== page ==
Ok. so I'm late to the party on this one. The original post being
3/8/07. But I have some experience with this issue.
We started negotiating VOD agreements with vendors in July 1999 and our
first VOD server went up in December of that year. So for seven years
(including post retirement consulting work) I had some first hand
knowledge of the beginning of digital rights for non-theatrical video.
First - Kudos to Mark Kopp for raising the issue of repurchasing the
same content over and over again. I can't imagine why the textbook
publisher haven't hit on that one yet . . .
I remain puzzled why commentary on this list regarding VOD content is
limited to a license arrangements. Some of our earliest agreements were
"life of disc" or "life of file" purchases. For x dollars we could put
a title on our VOD server and make it available to registered and
password holding users for the life of the file. In most cases the
vendor sold us a disc as the Master and we loaded it into the server.
The content on the server is treated no differently than content in a
box on a shelf. End of story.
But there is another contract factor not discussed in the posts
following Gary kicking off this thread. The VOD contract issue divides
into two branches. For simplicity sake let's call the two branches
Didactic content and Archival. You can plug in whatever taxonomy that
suits your circumstances under these two headings.
Archival content includes any title that is likely to be relevant or
worth preserving beyond five years from its production date. Historic
titles, social issue titles and documentaries fall into this column.
Didactic content covers titles made with the intention of teaching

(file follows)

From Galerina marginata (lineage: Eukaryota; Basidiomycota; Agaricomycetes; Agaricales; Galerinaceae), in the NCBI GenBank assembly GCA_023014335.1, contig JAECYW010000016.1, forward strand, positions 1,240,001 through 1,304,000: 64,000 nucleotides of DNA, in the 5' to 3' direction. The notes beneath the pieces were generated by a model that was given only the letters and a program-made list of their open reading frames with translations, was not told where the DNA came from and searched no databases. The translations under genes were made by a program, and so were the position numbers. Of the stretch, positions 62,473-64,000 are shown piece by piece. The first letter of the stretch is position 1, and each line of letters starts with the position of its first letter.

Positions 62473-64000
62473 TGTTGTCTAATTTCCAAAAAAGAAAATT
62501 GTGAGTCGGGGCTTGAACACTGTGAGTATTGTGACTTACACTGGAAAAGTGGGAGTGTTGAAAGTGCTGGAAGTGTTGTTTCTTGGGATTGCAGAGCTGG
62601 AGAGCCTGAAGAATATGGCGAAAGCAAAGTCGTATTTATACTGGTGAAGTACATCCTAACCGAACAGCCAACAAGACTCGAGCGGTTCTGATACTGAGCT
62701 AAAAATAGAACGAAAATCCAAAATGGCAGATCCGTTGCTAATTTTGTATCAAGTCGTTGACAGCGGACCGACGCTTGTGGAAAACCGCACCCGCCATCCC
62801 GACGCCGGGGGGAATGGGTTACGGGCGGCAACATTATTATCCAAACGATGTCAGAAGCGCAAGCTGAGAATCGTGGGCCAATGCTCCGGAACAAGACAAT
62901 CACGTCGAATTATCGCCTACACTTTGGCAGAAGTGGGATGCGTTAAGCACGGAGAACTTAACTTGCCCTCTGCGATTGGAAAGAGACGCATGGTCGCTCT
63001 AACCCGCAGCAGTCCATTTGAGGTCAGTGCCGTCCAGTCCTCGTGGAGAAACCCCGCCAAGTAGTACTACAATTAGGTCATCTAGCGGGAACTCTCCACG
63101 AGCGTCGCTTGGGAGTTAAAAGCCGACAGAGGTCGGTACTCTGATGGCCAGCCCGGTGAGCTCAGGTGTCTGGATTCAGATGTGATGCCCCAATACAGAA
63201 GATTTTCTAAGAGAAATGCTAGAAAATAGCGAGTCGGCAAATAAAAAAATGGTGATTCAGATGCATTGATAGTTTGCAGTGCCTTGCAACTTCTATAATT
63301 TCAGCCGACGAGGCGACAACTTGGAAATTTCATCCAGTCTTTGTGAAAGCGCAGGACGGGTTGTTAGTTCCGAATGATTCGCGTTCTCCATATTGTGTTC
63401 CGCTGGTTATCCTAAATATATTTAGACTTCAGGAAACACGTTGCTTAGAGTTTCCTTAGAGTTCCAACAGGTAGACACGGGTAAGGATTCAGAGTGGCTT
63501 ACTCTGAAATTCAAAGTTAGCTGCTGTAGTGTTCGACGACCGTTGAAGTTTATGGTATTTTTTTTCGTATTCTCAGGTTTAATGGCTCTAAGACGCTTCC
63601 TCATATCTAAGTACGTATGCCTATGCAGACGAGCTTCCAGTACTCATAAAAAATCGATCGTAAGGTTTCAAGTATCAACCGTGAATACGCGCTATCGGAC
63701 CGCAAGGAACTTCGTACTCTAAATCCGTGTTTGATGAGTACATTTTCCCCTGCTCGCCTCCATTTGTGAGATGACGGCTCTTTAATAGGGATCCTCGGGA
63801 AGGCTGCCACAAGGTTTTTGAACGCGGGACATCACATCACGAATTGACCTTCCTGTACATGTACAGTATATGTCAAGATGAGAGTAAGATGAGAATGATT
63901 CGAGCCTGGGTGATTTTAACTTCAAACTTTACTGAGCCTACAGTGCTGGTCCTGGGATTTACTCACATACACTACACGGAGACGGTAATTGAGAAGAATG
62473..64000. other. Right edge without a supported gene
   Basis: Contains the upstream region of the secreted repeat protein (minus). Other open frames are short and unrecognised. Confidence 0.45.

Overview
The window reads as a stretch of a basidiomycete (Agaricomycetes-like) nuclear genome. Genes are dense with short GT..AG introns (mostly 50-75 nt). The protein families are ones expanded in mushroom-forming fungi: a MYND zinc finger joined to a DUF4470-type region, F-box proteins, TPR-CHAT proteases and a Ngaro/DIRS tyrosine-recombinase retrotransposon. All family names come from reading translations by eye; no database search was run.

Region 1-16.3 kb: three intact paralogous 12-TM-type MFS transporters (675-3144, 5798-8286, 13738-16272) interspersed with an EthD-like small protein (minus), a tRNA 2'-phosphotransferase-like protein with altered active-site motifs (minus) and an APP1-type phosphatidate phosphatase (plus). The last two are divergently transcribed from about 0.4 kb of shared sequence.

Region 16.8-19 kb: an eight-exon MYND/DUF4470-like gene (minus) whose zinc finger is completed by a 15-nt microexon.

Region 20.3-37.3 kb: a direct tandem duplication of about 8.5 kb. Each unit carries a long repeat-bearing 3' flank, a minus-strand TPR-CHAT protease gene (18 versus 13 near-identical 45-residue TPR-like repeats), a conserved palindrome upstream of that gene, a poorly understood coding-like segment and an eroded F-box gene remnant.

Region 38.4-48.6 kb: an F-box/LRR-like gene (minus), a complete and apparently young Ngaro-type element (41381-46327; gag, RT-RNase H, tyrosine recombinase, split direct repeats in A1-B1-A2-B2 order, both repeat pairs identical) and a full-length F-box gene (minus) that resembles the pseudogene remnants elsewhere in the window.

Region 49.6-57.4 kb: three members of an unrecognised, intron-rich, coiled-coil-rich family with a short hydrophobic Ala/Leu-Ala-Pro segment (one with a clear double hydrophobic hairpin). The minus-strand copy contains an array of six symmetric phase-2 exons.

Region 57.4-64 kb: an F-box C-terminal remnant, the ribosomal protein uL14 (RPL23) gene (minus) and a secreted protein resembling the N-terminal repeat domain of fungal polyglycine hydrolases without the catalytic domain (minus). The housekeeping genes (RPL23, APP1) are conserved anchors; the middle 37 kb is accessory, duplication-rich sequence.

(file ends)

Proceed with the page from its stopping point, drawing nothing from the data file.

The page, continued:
something or raising awareness about something but with a limited shelf
life. A series of titles on the Civil War produced in 1980 would be
unacceptable as a teaching tool in 2007. Likewise a title on AIDS
prevention produced in 1988 would be dated and ineffective in 2007.
Now we have two distinct needs when it comes to a VOD license. A
limited duration license and something approaching "perpetuity."
I fall back on research done by a grad student at Brigham Young
University about 30 years ago and repeated several times concerning the
useful life span of an educational video title. The study concluded that
the average life span was 5 to 7 years. Shorter for health titles,
longer for literature and history titles. At the end of 7 years
production values alone would render the content "dated" in the eyes of
the students and detract from its usefulness. The studies were not well
stratified for university level productions. But this is what we have to
So, it is not a big deal if you can only get a five year (or 7 year) VOD
license for "teaching " titles in the collection.
At the end of the term, 80 percent of the titles will no longer be in
demand enough to justify continuing the license. Same if you purchased
"life of file" rights. At the end of the service life of the title, it
would be weeded anyway - thus the life of the file in this case would be
5 to 7 years.
Archival titles require a different RFP for a VOD license agreement.
Something like a rolling purchase agreement may work with some vendors.
Agree to purchase X dollars of new content (any format content) each
year to maintain the continued VOD rights for N number of titles on your